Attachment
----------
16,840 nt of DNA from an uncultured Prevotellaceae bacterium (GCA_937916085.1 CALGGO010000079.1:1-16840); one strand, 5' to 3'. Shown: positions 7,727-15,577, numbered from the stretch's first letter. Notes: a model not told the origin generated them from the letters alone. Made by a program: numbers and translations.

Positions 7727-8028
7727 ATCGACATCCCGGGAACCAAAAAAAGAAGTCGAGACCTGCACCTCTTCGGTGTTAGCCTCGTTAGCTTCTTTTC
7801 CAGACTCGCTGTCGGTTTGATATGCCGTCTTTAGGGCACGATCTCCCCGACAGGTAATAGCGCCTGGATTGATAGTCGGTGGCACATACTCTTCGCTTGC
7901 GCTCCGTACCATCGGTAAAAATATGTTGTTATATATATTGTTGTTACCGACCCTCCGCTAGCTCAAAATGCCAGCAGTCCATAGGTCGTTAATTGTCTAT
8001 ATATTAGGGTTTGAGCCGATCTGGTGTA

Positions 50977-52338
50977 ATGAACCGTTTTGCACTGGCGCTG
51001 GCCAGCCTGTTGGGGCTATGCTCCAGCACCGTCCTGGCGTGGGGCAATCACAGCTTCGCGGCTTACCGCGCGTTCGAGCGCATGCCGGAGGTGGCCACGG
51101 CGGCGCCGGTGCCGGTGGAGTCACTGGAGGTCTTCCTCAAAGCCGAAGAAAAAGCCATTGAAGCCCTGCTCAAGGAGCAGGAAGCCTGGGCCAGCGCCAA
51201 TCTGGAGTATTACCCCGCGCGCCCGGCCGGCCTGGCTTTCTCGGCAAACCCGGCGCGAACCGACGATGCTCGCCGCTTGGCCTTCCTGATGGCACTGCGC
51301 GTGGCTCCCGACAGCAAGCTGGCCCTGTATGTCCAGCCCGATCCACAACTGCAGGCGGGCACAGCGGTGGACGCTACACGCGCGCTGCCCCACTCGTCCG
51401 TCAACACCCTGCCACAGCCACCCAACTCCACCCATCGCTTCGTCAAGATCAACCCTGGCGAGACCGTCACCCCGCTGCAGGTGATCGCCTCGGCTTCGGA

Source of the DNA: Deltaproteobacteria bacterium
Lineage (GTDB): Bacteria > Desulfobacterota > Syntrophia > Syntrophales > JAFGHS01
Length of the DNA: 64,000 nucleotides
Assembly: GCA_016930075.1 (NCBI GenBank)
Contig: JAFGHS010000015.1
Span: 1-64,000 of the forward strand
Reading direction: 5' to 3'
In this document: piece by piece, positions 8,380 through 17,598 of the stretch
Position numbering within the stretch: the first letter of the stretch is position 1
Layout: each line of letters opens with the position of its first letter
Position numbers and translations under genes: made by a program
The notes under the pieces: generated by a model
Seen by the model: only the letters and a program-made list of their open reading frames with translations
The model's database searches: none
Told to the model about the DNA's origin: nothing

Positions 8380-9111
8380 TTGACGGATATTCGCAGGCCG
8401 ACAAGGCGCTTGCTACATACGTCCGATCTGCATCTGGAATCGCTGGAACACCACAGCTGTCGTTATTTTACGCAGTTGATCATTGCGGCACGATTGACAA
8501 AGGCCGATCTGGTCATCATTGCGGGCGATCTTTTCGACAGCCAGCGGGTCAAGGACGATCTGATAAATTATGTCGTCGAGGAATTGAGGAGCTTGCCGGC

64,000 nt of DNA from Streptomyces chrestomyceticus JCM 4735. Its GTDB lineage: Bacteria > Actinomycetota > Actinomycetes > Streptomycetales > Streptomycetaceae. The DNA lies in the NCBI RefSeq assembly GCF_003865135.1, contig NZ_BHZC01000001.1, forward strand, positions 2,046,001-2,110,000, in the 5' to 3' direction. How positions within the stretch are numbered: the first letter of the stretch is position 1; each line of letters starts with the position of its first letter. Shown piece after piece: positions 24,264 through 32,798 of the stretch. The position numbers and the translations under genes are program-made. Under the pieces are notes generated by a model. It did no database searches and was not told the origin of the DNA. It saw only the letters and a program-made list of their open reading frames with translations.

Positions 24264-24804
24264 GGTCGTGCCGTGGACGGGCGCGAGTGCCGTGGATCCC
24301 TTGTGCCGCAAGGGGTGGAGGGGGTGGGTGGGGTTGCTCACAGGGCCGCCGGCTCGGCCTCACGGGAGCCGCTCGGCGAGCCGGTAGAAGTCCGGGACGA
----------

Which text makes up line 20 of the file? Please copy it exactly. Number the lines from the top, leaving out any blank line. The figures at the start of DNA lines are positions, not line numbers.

Reading direction: 5' to 3'